Readers like you keep news free for everyone.

More than 5,000 readers have already pitched in to keep free access to The Journal.

For the price of one cup of coffee each week you can help keep paywalls away.

Support us today
Not now
Friday 22 September 2023 Dublin: 13°C
Sean Rayford
# cruzing for a bruising
Ted Cruz's win is as much of a nightmare for his party as Donald Trump
He’s a Senator, but by no means a party insider.

TED CRUZ IS a Canadian-born Cuban-American who is staunchly opposed to immigration reform and is now a serious contender for the White House.

A Texas Senator for under four years, Cruz has done enough in that short time to be labelled as a Tea Party extremist by his opponents and a ”wacko bird” by his own party.

For Democrats, Cruz is a dangerous demagogue they love to hate.

To religious conservatives, he is a patriot, a thinking man’s champion of the common folk sent to Congress to disrupt the ways of the go-along-to-get-along establishment and fulfill the principles of smaller government.

Born in Calgary in 1970, his eligibility to be President was half-heartedly questioned by Trump during the campaign.

Trump suggested bluntly that Cruz may not be eligible for the presidency, but Cruz insists he is a ‘natural-born citizen’.

A Harvard-educated lawyer with a Cuban father and an American mother, Cruz joined the legal elite when he was accepted as a clerk for US Supreme Court Chief Justice William Rehnquist in 1996.

GOP 2016 Cruz Chris Carlson / PA Images Born Rafael Edward Cruz, he went by the name 'Felito' as a child before settling on Ted. Chris Carlson / PA Images / PA Images

He was part of former president George W. Bush’s legal team arguing the 2000 Florida presidential recount, later serving in Bush’s Justice Department and the US Federal Trade commission.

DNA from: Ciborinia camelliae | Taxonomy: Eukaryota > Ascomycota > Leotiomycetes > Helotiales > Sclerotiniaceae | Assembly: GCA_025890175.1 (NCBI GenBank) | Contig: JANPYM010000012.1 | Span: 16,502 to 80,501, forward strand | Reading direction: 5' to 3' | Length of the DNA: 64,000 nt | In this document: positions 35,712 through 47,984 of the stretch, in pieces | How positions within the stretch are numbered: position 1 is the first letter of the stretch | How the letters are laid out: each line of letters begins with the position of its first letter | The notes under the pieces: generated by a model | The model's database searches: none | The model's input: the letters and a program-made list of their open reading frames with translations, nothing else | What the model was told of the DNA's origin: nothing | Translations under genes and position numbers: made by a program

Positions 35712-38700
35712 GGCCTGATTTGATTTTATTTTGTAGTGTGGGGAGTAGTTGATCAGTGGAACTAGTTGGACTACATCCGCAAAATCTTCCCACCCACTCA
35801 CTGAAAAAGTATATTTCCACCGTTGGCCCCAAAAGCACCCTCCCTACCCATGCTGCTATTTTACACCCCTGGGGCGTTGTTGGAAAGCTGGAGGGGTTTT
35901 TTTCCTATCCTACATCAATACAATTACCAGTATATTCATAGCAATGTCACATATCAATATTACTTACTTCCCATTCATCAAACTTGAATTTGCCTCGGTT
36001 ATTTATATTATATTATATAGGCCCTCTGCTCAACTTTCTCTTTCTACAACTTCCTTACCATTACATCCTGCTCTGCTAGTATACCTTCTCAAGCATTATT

He returned to Texas and in 2003 was appointed solicitor general, arguing many cases before the Supreme Court in Washington.

Sometimes wearing cowboy boots as he did so.

In 2012, he ran for the Senate with support from the anti-government, anti-tax Tea Party, defeating the establishment Republican and then steamrolling his Democratic opponent in the election.

Cuban-American Cruz may enjoy plenty of support in Hispanic-heavy Texas, but he is a staunch opponent of immigration reform.

He blasted Obama’s efforts last year to shield millions from deportation as “illegal amnesty”.

He’s also regularly clashed with fellow candidate Senator Marco Rubio, whose parents immigrated to the US from Cuba, over who can clamp down harder on illegal immigration.

Primary Pixels Photo Gallery AP / Press Association Images Two Republicans,both with Cuban roots, regularly trade barbs on immigration. AP / Press Association Images / Press Association Images

Cruz, a master orator with a clear sense of mission, has angered elders in both parties for showing little deference to seniority and snatching the spotlight from more experienced political stalwarts.

He insists government has wrecked the economy, infringed on religious liberty, put constitutional rights “under assault,” overtaxed Americans and sought to take away their guns.

In September 2013, his conservative star power soared when he spoke for 21 hours straight to try to block a stopgap spending bill in the lead up to a crippling shutdown the following month.

Many Republicans blasted Cruz for convincing Tea Party adherents in the House of Representatives to shut down government in a doomed quest to defund Obamacare.

The New York Times / YouTube

Cruz’s apparent eagerness to gum up the works led an exasperated John McCain, the 2008 Republican nominee, to deride Cruz and other Tea Party lawmakers as “wacko birds on the right.”

Cruz, who has fought hard to maintain a prominent place for faith in American life, is battling not just for the Republican nomination. He sees himself in a battle for the very soul of the country.

“Tonight is a victory for courageous conservatives across Iowa and all across this great nation,” Cruz said in his caucus victory speech last night.

“We’re seeing conservatives and evangelicals and libertarians and Reagan Democrats all coming together as one, and that terrifies Washington, DC.”

That fear is felt nowhere more so than within the Republican party who have tried and failed to tame him, something that’s not likely to change after this latest victory.

© – AFP 2016 with reporting by Rónán Duffy

Read: The results and speeches from an exceptionally tight night on the road to the White House >

Poll: Who do you want to be the next US President? >

Your Voice
Readers Comments
    Submit a report
    Please help us understand how this comment violates our community guidelines.
    Thank you for the feedback
    Your feedback has been sent to our team for review.